If Russia did invade: How far would the West go to support Ukraine?
19 January 2022 | 12:35 pm
How strong is the West's resolve when it comes to Ukraine? A steady diet of diplomacy is so far failing to lift the uncertainty over Vladimir Putin's true intentions when it comes to those 100,000 troops amassed at the border.
The Kremlin said a number of soldiers are returning to their permanent bases after finishing military drills. Western countries have accused Russia of amassing around 100,000 troops near Ukraine.
US President Joe Biden is expected to offer Russian leader Vladimir Putin a "diplomatic path" to defusing tensions over Ukraine. The West is alarmed at a buildup of Russian troops near Ukraine.
Relying on Russia's natural gas poses ever greater problems for EU. Gas prices have risen to record levels and gas storage facilities are far from full. With Germany dependant on Russia's gas taps, energy supplies are becoming a powerful political weapon to use against the West.
Russia is sending troops to Kazakhstan to support the government, which has been facing days of angry protests. For Moscow, there is more at stake than cementing its influence in a neighboring country shaken by unrest.
Russia's top financial institutions and a major new natural gas pipeline are in the crosshairs as Washington mulls "unprecedented" sanctions on Moscow in the event of an invasion of Ukraine. This as top US and Russian officials hold high-stakes talks in Geneva. FRANCE 24's Bryan Quinn tells us more.
Is it better than Putin bargained for? Critics of Geneva talks between Cold War rivals say they reward the Kremlin for its massive troop build-up on the Ukrainian border. Would the United States be sitting down with Russia without the threat of an invasion? Is it better to talk or not to talk?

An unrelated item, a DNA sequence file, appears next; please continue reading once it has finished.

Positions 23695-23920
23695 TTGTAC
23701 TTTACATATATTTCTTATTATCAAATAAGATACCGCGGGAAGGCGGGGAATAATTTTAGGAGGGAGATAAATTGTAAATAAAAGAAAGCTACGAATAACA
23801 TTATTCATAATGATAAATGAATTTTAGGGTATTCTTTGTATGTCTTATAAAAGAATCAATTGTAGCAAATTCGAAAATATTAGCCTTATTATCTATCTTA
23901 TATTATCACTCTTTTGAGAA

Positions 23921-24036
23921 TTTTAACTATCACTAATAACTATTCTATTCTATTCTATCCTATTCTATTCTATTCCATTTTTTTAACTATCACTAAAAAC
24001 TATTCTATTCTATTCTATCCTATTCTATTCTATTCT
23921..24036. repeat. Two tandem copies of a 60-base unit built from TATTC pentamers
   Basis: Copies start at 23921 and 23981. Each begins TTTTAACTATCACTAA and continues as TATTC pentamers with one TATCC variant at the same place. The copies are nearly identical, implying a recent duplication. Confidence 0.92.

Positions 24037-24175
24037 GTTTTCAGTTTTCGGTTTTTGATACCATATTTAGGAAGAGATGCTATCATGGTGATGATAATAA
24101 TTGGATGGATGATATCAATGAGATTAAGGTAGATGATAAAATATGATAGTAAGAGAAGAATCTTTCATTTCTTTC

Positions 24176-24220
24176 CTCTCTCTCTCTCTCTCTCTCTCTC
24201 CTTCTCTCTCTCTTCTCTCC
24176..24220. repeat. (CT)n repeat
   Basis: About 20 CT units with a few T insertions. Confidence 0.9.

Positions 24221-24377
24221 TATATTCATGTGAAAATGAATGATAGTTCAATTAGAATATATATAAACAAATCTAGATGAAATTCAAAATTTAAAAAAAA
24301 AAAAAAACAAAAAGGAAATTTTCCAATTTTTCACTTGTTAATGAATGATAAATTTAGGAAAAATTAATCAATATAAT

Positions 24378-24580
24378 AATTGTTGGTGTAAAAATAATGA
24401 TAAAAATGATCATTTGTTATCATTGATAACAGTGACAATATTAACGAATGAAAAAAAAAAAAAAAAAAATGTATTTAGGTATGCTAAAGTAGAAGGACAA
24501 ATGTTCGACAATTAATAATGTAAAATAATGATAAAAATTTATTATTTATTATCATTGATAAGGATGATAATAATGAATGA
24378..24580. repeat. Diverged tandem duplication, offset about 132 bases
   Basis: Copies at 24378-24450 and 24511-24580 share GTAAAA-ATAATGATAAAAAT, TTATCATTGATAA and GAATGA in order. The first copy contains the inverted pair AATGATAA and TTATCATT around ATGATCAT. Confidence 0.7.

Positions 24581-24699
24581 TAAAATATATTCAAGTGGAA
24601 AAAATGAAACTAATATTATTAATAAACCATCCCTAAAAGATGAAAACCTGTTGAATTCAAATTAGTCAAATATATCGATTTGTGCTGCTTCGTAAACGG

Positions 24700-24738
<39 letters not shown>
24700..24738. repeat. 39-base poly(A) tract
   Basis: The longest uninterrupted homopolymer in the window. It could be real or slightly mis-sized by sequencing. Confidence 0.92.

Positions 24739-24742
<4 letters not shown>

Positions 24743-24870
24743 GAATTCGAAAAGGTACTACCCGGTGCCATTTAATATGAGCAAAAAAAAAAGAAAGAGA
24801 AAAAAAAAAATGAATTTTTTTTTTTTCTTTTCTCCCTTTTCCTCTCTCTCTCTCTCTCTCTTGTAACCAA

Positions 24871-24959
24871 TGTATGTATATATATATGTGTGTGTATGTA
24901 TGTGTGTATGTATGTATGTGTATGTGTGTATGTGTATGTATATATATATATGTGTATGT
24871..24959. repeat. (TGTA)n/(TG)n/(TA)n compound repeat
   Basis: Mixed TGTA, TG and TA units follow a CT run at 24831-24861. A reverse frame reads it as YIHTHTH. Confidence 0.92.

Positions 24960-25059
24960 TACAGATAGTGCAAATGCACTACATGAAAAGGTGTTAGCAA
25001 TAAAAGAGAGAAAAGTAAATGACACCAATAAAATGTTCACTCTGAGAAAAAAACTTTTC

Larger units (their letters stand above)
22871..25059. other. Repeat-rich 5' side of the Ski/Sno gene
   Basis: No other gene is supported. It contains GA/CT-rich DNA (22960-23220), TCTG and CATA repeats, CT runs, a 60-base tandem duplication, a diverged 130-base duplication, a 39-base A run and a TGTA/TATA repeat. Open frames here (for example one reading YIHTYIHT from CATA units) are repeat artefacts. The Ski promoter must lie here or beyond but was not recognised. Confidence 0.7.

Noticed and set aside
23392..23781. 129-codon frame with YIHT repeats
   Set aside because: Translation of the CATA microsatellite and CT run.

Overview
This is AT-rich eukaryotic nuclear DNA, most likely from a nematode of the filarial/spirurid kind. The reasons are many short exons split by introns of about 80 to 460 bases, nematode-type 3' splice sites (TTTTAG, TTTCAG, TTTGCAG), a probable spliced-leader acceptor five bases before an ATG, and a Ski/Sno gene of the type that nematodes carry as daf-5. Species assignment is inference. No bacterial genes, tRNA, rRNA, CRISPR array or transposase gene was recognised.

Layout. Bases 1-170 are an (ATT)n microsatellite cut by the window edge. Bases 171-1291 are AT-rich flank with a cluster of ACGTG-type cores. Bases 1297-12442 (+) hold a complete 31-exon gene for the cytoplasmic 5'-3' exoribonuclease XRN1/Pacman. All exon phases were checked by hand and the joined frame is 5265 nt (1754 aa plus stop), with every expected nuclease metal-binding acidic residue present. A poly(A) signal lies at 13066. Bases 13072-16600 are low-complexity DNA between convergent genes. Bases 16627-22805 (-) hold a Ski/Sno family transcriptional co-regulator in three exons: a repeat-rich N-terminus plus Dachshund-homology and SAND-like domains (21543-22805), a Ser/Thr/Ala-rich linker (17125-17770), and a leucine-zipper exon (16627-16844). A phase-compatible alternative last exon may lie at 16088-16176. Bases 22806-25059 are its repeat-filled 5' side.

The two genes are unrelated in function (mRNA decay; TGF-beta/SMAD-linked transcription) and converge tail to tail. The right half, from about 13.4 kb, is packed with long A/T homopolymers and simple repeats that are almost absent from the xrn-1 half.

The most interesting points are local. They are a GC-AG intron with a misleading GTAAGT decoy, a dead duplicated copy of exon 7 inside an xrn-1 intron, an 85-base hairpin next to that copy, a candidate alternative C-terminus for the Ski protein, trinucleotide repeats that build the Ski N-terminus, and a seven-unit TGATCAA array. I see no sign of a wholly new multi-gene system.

The United States and Russia have set out firm lines ahead of talks on Ukraine in Geneva. Washington has warned of the risk of confrontation, while Moscow has ruled out concessions.
As tensions simmer and troops amass along on both sides of the border, DW's Nick Connolly visited eastern Ukraine. Close to the Russian border, in the town of Milove, he spoke with locals about what it's like to live there.
Russia is bringing its security demands to talks with NATO. Moscow wants written guarantees that there will be no further eastward expansion of NATO and that Ukraine will never join the Western military alliance. Russia's stance has a long history, as DW's Emily Sherwin reports.
NATO Secretary-General Jens Stoltenberg told DW that the military alliance was committed to its "dual track" approach to Russia and would continue both pursuing dialogue and preparing for a confrontation.
As EU ally Ukraine reels from a massive cyberattack on government websites, the EU Commissioner for Innovation, Research, Culture, Education and Youth tells FRANCE 24 that this kind of attack should not come as a surprise. "We should not be surprised but we have to be ready to act. That means more co-ordination and more joint actions between member states," Mariya Gabriel said.
The United States has accused Russia of planning a so-called “false flag” operation in eastern Ukraine, in an attempt to create an excuse for an invasion. The Pentagon says there is evidence Russian agents might already be in the country to carry out acts of sabotage and blame Ukraine for them.
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